Even with a really great Mac login password and clever password hint, it’s possible to totally forget what it was. At that moment, you could be locked out of your Mac or MacBook. This situation can be particularly frustrating when deadlines approach or information stored on your Mac is needed.
After several wrong attempts at logging in to your Mac, a hint might appear. If the hint you left for yourself earlier doesn’t jog your memory, the only solution is to reset the password. The good news is that there is more than one way for you to gain access to your Mac or MacBook, even if you can’t remember your login password.
How to reset your Mac password with your Apple ID
If you’ve forgotten your Mac password, your Apple ID can usually provide a quick solution, letting you reset the login password. The user name and password for the Apple ID are the same as the one you used for your iCloud or Apple One account. If you can sign into Apple Music, Fitness+, or any of Apple’s other services, you can reset your Mac password if it uses the same Apple ID.
Step 1: After several wrong attempts at signing in, your Mac might offer the option to reset the password with your Apple ID. If not, it will allow you to restart the Mac and show options for resetting the login password. If Apple ID is an option, choose it now and skip to step 3.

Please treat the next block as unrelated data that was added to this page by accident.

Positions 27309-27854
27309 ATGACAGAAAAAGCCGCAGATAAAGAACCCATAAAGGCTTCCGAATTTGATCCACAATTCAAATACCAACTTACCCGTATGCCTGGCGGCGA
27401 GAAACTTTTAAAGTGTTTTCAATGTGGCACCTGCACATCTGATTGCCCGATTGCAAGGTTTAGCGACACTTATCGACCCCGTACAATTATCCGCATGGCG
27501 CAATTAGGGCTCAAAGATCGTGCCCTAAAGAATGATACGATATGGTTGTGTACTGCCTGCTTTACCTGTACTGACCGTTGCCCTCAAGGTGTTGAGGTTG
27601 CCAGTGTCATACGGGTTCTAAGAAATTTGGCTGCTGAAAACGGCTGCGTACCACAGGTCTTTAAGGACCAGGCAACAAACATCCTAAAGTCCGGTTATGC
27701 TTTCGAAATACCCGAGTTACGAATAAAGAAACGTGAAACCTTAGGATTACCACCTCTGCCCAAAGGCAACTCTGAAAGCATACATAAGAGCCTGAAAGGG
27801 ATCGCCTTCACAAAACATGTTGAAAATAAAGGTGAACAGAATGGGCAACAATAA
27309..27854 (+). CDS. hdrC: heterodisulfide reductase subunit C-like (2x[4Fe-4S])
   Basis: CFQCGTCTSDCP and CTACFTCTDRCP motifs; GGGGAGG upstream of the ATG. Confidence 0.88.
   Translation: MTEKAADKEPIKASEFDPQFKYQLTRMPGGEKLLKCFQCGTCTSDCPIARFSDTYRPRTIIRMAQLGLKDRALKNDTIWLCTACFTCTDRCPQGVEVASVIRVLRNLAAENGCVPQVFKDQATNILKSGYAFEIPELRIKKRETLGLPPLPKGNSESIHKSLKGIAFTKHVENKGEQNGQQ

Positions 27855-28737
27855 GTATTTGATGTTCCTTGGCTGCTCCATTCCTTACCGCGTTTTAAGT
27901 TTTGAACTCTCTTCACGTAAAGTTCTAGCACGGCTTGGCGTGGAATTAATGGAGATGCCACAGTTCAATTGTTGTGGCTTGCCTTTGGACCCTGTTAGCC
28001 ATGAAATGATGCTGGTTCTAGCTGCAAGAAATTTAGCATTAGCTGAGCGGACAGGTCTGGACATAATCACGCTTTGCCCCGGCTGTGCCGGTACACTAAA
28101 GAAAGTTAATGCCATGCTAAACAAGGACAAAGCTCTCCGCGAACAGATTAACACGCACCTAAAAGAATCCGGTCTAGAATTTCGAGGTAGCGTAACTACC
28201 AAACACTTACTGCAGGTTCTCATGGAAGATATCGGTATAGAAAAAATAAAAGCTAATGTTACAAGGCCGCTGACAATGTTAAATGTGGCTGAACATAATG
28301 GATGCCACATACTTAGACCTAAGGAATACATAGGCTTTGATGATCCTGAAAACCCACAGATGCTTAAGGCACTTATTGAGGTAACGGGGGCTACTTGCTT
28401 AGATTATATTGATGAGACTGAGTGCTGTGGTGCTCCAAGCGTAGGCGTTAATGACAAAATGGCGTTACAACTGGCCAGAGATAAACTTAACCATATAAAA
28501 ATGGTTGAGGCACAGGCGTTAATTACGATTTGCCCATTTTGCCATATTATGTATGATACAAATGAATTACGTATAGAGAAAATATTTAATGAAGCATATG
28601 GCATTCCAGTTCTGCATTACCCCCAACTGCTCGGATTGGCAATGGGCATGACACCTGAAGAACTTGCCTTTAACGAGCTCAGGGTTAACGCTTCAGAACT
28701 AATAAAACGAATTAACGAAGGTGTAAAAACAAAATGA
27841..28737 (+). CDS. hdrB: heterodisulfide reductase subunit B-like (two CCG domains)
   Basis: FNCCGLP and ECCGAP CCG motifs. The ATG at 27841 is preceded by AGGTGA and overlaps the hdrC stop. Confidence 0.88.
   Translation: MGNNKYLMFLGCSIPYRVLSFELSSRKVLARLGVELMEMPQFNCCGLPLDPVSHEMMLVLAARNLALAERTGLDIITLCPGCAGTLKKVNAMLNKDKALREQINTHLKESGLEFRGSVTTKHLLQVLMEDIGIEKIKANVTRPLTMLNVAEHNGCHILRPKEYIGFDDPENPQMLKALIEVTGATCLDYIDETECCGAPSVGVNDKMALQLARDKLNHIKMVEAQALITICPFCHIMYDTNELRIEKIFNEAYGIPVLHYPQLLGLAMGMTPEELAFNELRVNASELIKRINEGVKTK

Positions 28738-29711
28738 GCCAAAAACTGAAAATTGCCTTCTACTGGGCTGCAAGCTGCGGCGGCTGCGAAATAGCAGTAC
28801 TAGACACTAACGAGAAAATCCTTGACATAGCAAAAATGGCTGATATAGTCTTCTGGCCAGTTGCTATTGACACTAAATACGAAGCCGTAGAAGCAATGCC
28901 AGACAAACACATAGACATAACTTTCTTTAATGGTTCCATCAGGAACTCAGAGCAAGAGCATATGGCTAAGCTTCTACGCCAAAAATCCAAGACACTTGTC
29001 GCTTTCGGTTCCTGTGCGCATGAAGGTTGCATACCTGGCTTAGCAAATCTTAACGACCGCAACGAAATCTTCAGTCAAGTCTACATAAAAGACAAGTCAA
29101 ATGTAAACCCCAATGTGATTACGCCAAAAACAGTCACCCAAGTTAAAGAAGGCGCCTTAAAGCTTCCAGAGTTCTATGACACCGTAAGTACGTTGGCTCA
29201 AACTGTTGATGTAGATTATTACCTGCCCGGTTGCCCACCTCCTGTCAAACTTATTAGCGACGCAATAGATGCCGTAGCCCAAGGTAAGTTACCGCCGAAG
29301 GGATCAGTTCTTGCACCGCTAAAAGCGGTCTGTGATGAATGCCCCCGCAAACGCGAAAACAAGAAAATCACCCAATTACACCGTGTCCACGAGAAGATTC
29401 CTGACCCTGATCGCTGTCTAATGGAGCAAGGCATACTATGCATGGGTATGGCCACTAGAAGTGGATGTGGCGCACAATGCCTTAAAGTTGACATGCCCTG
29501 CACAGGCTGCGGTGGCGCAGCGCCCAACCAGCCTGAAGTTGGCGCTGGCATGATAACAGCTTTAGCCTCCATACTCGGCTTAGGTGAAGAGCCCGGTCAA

Step 2: After restarting, your Mac will show one or more disk volumes to use. In most cases, you should choose Macintosh HD, the default name for your Mac’s startup drive. If a volume called macOS Base System appears, disregard it since it’s a small volume used internally by the operating system and doesn’t contain any user data. If you’ve renamed your startup drive, select that volume.
Step 3: Enter your Apple ID and password and choose Next.
Step 4: If you have two-factor authentication on your Apple account, you’ll need to enter a verification code, then select Verify.
Step 5: One or more Mac user accounts will appear and you should pick the one that needs the password reset, then choose Next.
Step 6: The next step is to enter a new password, type it again to verify, and ideally provide a password hint that will help if you forget it again.